ERC Starting Grants are among Europe’s highest honors. Once again, six early-career scientists at Charité – Universitätsmedizin Berlin, whose research groups are based at Charité, the Berlin Institute of Health at Charité (BIH), the Max Delbrück Center, and the German Rheumatism Research Center Berlin (DRFZ), have won over the European Research Council (ERC). Their forward-looking projects tackle questions such as how to prevent diseases and how to detect them as early as possible. They also focus on advancing current therapeutic approaches to diseases such as cancer and heart failure. The European Research Council (ERC) will support each of the scientists in building their own research groups to the tune of about €1.5 million over the next five years.
The selected early-career scientists are pursuing visionary ideas that are rooted in basic research. Their projects may involve risk, but they also hold the potential to make major innovative breakthroughs in their fields. “With a total of three Advanced Grants, two Consolidator Grants and seven Starting Grants, Charité has had an outstanding 2022 in terms of ERC funding,” says Prof. Christian Hagemeier, Vice Dean of Research (Preclinical Affairs) at Charité. “This is a tremendous achievement by each of these researchers and a badge of distinction for Charité as a place where groundbreaking research takes place.”
The new ERC Starting Grants in detail:
What happens when leukemia cells meet immune cells – InteractOmics
Leukemia, a cancer of the blood, occurs when immature immune cells stop developing but keep dividing and eventually inundate the blood. Here, they encounter mature and active immune cells that either recognize and kill the cancer cells or let them escape. The molecular biologist Dr. Simon Haas leads a research group within the joint focus area “Single-Cell Approaches to Personalized Medicine” of the BIH, Charité, and the Max Delbrück Center. He specializes in single-cell analysis and wants to find out why immunotherapies against blood cancers successfully work in some patients but not in others. “We can generate extremely precise snapshots of cellular ecosystems,“ explains Dr. Haas. “We can see which cells are present in a tissue, which cells are active at a given time, how they change, and which proteins they produce. That’s useful if you want to know how many active immune cells are facing how many leukemia cells in the blood.” Dr. Haas and his team plan to advance single-cell analysis so that more light can be shed on the interactions between these cells. Instead of looking at individual cells, they will use samples from leukemia patients to investigate millions of cell pairs. The long-term goal is to further develop immunotherapy so that more patients can be helped.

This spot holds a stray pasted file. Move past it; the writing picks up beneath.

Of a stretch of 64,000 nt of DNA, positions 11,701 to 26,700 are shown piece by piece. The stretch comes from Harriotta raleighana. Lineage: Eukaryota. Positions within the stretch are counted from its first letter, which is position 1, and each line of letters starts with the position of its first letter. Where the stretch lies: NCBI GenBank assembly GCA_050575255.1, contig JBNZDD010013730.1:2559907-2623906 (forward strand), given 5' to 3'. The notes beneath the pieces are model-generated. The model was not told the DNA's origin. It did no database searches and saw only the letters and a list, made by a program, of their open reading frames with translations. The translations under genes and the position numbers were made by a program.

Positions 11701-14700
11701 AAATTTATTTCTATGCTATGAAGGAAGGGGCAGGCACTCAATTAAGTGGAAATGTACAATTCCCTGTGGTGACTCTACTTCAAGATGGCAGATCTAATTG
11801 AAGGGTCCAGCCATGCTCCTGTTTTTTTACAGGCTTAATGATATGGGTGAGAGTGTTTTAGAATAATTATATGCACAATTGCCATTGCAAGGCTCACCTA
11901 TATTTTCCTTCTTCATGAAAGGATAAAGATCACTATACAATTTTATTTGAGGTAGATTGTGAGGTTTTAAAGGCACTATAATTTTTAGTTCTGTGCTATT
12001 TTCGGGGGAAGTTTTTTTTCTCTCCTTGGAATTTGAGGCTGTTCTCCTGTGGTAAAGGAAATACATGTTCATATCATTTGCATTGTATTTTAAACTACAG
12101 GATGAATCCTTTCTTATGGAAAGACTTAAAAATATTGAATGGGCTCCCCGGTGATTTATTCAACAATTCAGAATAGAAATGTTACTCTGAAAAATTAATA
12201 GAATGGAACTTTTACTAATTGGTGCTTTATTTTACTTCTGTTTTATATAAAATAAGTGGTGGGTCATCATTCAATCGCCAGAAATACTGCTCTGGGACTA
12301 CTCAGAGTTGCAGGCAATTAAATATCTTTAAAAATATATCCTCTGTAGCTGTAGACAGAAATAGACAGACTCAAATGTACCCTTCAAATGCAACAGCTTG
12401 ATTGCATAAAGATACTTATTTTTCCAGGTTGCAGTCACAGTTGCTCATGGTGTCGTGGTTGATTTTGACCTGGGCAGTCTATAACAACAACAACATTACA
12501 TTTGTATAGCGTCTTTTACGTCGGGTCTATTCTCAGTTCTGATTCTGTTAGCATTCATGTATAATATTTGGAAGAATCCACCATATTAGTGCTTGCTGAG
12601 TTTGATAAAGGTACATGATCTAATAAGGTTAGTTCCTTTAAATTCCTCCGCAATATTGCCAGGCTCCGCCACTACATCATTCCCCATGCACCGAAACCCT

Learn more about the Haas Group
Diagnosing Vascular Malformations and Individual Treatment – PREVENT
Hereditary malformations of the blood and lymph vessels, so-called vascular malformations, are among the rare diseases. Vascular malformations can occur in all regions of the body and affect the skin, muscles or organs. In some cases, they manifest as smaller blood vessel dilatations; in others, entire extremities or organs may be affected. Some of those affected have no to mild symptoms, in other cases the malformations can lead to life-threatening diseases. Dr. Dr. René Hägerling is a physician and scientist at the Institute of Medical Genetics and Human Genetics at Charité. He heads the Lymphovascular Medicine and Translational 3D Histopathology Department at BIH and is a Fellow of the BIH Charité Clinician Scientist Program. "Knowledge about vascular malformations is very limited, so patients often not given a clear diagnosis or cure despite the severity and progression of the condition," says the physician. "Inspired by precision medicine in oncology, we have designed a patient care concept that offers better treatment based on personalized medicine." Novel 3D histological and molecular genetic methods will help to clarify the cause of the disease in the future. Additional screenings will determine individually which pharmacological therapies are appropriate. Dr. Hägerling's team is convinced that such a concept can also be applied to other rare diseases and improve patient care overall.
Learn more about the Hägerling Group
Crosstalk between stromal and immune cells in the gut – iMOTIONS